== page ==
In cases where the identification of C. neoformans capsule in body fluid is not visualized by routine Giemsa stain, use of India ink stain may be helpful. A slide stained with India ink demonstrates a pitch black back ground in which the organism will appear as a light bulb in a dark room owing to displacement of the ink by the thick capsule (Figure 3). While the sensitivity of India ink is not high, its ease and rapidity still lends it some utility.   Mucicarmine staining, which should highlight the capsular material in a bright pink color, may also be used for the same purpose in tissue sections or in fluid prepared for cytology examination.

Immunoassays are available for direct detection of cryptococcal capsular polysaccharide antigen from CSF or serum matrices.  Available formats include latex agglutination, ELISA and immunochromatography. This method employs anticryptococcal antibodies with specificity for capsular antigen.  Serum or cerebrospinal fluid containing cryptococcal antigen will react; and the sensitivity (up to 90%) is much better than India ink.5-6

Although cryptococcosis has traditionally been associated with C. neoformans, the infection has also been recognized more recently in connection with a different etiology, specifically C. gattii. First identified in 1999, more than 96 cases of cryptococcosis due to C. gattii were reported to CDC between 2004 and 2011. 7-8 C. gattii shares morphological and phenotypic features with C. neoformans and distinguishing between these two species may be difficult.  A canavanine, glycine and bromothymol blue (CGB) medium has been proposed as a useful tool to differentiate them.  Using this agar, C. gattii (but not C. neoformans) will convert substrate to ammonia, producing alkaline pH and a shift in medium color from yellow to cobalt blue. 9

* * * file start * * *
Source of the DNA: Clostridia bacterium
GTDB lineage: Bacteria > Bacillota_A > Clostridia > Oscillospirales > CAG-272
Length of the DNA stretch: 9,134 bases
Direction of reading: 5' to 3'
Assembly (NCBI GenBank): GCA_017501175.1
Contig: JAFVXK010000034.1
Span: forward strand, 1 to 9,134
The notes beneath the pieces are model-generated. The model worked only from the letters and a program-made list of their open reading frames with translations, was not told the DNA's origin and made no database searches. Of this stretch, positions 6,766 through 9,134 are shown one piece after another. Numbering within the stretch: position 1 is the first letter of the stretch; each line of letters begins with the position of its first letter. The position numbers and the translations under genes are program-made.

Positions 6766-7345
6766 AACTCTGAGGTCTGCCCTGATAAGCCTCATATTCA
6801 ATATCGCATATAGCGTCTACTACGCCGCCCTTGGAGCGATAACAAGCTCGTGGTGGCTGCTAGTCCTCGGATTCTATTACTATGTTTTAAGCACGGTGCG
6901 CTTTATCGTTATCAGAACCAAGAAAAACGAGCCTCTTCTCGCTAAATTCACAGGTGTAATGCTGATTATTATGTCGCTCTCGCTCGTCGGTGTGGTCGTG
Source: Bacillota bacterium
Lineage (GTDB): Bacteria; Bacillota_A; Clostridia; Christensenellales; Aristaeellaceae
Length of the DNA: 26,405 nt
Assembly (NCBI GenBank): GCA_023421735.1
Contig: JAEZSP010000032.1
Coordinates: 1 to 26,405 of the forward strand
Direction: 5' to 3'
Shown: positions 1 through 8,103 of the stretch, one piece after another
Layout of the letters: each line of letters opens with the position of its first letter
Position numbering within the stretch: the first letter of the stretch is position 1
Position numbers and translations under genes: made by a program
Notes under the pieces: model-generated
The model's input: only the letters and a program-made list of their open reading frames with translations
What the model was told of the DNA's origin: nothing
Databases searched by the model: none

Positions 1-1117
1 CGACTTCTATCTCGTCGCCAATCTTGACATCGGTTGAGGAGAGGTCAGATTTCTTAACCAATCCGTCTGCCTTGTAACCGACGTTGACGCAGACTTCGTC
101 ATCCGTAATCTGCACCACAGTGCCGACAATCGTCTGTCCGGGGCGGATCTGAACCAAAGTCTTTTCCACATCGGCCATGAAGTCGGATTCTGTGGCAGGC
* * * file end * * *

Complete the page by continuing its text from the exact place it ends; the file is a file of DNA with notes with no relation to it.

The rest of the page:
In summary, Cryptococcus neoformans is a pathogenic yeast that is known for its CNS tropism. The morphological hallmark of C. neoformans is the thick polysaccharide capsule. Rapid diagnosis of cryptococcal infection can be made by immunoassay or direct microscopic examination. Cryptococcus gattii is a related species that may also produce disease.